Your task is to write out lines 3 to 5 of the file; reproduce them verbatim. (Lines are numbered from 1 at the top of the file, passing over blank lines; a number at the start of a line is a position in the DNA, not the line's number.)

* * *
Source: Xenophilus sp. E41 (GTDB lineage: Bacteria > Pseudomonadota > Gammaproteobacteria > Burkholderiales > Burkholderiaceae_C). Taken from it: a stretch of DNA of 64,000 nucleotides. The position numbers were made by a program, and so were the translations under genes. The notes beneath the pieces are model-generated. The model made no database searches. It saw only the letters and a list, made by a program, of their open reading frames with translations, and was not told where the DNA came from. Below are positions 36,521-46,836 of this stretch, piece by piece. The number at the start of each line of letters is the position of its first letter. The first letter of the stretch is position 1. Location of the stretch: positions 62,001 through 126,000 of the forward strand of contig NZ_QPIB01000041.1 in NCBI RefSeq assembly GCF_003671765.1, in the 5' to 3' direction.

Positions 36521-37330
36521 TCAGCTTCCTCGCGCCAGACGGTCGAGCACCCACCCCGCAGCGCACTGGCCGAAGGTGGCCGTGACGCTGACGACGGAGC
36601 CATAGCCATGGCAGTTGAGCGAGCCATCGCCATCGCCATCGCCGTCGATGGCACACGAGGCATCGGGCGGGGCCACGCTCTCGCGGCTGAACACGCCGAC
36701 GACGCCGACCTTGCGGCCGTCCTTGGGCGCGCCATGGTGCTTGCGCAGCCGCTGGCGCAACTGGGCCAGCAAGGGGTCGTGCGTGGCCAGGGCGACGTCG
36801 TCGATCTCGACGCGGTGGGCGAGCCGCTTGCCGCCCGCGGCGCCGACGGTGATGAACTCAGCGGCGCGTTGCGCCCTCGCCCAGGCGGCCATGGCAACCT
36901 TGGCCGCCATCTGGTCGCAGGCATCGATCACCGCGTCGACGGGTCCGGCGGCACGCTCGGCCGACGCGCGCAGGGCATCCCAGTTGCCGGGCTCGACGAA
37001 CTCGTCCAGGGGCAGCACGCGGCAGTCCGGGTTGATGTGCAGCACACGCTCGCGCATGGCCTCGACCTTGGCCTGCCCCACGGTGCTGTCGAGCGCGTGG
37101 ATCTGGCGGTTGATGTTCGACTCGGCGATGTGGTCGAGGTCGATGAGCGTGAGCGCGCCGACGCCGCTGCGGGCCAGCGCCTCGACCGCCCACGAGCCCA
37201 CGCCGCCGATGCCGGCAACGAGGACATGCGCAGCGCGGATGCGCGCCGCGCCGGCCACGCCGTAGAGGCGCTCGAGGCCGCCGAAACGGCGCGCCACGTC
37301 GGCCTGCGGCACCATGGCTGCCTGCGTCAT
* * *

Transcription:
36521 TCAGCTTCCTCGCGCCAGACGGTCGAGCACCCACCCCGCAGCGCACTGGCCGAAGGTGGCCGTGACGCTGACGACGGAGC
36601 CATAGCCATGGCAGTTGAGCGAGCCATCGCCATCGCCATCGCCGTCGATGGCACACGAGGCATCGGGCGGGGCCACGCTCTCGCGGCTGAACACGCCGAC
36701 GACGCCGACCTTGCGGCCGTCCTTGGGCGCGCCATGGTGCTTGCGCAGCCGCTGGCGCAACTGGGCCAGCAAGGGGTCGTGCGTGGCCAGGGCGACGTCG